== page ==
C-Section child deliveries rising rapidly

•    Increase in institutional deliveries in Nagaland
•    C-section deliveries at private health units almost double that at govt health units  

Moa Jamir
Dimapur | April 23  

In Nagaland, Caesarean Section (C-Section) child deliveries have rapidly increased over the past decades. In 1999-2000, institutional child deliveries through C-Section stood at an almost negligible 1.2%. It gradually increased to 2% in 2005-06. A decade later, according to the latest National Family Health Survey 2015-16 (NFHS- IV), C-section in Nagaland was being conducted at the rate of 5.8% of overall institutional deliveries—a percentile increased of 190%.  

This increase has largely been contributed by deliveries at private healthcare units. 31.4% of the deliveries here were through C-section in 2015-16, as per the NFHS-IV report.

 According to World Health Organisation (WHO), the international healthcare community considers the ‘ideal rate’ for C-Section to be between 10-15%.  

When medically necessary, C-Section can effectively prevent maternal and newborn mortality but when the rate goes above 10%, there is no evidence that mortality rates improve, highlighted a WHO Statement.  

More institutional births

Comparing the available data on C-Section deliveries in Nagaland, the rise can be attributed to increased institutional deliveries.  

For instance, NFHS –IV data on ‘Delivery Care (for births in the 5 years before the survey)’ indicate the increase in institutional deliveries (including public and private) in Nagaland State from 11.6% in 2005-06 (NFHS III) to 32.8% in 2015-16 (NFHS IV).  

During the same period, C-Section deliveries similarly increased from 2.0% in 2005-06 to 5.8% in 2015-16. While the number is negligible in absolute terms, the percentile increase of around 190% needs holistic policy orientation.  

More than WHO recommended C-sections

C-Section births at private health units, as per the NFHS-III and NFHS-IV, have risen from 18.5% to 31.4% of the total deliveries here surpassing the WHO’s recommended level by a great extent—a nearly 70% decadal rise.  

Meanwhile, C-Section births at public health units depicted a decline from 15.8% in 2005-06 to 13.5% in 2015-16—a nearly 15% fall, and well under the WHO threshold.  

In other words, private hospitals perform more than twice the number of C-Section deliveries as compared to government hospitals.  

Observing the trend, a Gynecologist at the Dimapur District Hospital had told The Morung Express in 2015 that he has been “encouraging colleagues to minimise the number of such deliveries as far as possible and to operate only when medically required.”  

The Gynecologist attributed the rising Caesarean deliveries to last minute patients (un-booked cases) with complications after they were mismanaged at home as a main reason behind the rise in the C-section deliveries at the district hospital.  

A previous report in The Morung Express revealed how, as per NFHS-IV (2015-16), Infant Mortality Rate in Nagaland State stood at 29% with only 2.4% of mothers receiving full institutional antenatal care.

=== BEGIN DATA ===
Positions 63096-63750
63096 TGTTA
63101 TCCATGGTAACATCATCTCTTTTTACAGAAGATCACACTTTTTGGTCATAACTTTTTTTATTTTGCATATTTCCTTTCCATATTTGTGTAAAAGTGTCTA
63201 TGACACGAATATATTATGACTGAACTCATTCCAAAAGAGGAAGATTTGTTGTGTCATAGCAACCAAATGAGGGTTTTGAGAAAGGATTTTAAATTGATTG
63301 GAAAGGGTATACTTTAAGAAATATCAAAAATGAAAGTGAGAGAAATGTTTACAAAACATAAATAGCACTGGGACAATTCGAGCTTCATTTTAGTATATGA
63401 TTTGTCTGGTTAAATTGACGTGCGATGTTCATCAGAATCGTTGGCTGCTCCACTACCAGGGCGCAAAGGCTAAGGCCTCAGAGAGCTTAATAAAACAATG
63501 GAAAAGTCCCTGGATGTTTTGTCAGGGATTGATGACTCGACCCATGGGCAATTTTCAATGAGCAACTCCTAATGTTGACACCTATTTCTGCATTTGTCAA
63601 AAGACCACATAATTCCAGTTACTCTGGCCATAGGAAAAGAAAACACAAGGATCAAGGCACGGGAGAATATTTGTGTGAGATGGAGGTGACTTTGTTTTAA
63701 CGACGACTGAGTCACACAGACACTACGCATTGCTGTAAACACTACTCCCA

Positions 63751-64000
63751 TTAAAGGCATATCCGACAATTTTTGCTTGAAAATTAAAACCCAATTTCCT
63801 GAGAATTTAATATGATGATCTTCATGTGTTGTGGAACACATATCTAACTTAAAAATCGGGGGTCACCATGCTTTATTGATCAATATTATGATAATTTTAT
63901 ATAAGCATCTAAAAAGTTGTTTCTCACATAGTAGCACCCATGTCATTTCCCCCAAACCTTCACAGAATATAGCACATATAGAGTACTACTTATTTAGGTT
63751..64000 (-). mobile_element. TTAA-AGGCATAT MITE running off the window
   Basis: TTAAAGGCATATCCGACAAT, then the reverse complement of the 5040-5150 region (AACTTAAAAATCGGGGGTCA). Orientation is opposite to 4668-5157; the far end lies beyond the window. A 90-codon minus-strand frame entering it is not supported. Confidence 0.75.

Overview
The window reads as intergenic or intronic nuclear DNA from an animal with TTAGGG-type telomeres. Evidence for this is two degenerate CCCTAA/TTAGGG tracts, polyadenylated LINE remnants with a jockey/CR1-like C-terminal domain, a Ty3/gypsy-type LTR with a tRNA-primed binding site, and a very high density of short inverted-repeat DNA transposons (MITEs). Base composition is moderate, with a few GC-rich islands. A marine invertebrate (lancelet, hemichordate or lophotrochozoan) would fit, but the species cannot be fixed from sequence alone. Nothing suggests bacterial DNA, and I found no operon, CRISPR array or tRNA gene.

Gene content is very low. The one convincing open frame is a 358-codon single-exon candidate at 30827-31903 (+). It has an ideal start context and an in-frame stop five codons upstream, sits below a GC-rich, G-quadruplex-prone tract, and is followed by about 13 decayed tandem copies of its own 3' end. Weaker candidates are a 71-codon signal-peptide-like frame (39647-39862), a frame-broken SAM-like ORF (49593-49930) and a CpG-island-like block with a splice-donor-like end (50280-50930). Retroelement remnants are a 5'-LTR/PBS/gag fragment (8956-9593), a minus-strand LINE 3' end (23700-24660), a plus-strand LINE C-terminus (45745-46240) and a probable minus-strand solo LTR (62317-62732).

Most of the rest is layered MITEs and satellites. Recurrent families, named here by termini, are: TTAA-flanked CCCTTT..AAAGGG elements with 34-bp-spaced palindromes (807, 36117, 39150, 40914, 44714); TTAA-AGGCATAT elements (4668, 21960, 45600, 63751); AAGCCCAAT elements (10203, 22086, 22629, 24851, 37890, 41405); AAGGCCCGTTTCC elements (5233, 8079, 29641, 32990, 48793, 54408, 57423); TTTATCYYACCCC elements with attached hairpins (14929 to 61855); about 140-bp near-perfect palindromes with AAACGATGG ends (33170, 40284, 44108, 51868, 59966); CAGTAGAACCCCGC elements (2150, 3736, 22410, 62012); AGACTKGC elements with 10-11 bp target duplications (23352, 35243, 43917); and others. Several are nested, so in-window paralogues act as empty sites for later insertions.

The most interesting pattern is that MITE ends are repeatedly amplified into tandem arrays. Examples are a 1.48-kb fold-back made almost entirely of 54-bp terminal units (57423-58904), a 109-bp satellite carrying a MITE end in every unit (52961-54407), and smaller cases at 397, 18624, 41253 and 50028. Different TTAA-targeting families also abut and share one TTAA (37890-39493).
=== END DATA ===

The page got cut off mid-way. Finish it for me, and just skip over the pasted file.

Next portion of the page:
Preference & other reasons

According to the WHO, some of the most omnipresent reasons behind this rise are also the fear of pain during birth including the pain of uterine contractions; the convenience to schedule the birth when it is most suitable for families or health care professionals; or because it is perceived as being less traumatic for the baby. Medical conditions before pregnancy such as obesity, diabetes, blood pressure, and heart related problems are also attributed to reasons for opting for the knife.  

A consultant in a private Nursing Home in the last Morung story on C-Section attributed the rise to “advancement of medical technology and the resulting term called ‘caesarean on demand’ for patients who don’t want pain during birth.”  

She also noted that parents opting for small families often prefer C-section delivery, adding that 50% of the pregnant patients in her nursing home demand it.  

However, allegations are often leveled against private clinics and practitioners that they suggest C-Section deliveries as they allegedly earn more money while spending less time on patients.  

The overall picture

Caesarean deliveries in institutional births in India have witnessed a rising trend from 7.1% in 1999-2000 to 8.5% in 2005-06, and to 17.2% in 2015-16. Here too, more C-sections were conducted at private health units than at government ones as per the NFHS.  

While WHO recommends the ‘ideal rate’ for C-Sections to be between 10% and 15%, it also cautioned that C-Sections could cause significant complications, disability or death, particularly in settings which lack the facilities to conduct safe surgeries or treat potential complications.  

“Due to their increased cost, high rates of unnecessary caesarean sections can pull resources away from other services in overloaded and weak health systems,” it stated, advising usage only when “medically justified.”  

According to a Times of India report, the alarming rise in C-Section surgeries in India, mainly in private hospitals, generated an online petition in February 2017 seeking government intervention to bring in accountability and transparency in institutional deliveries.  

Consequently, the Union’s Women and Child Development Minister Maneka Gandhi wrote to Health Minister suggesting to make it mandatory for hospitals to publicly display the number of C-Section surgeries and normal deliveries carried out.  

Similar measures could be adopted in Nagaland.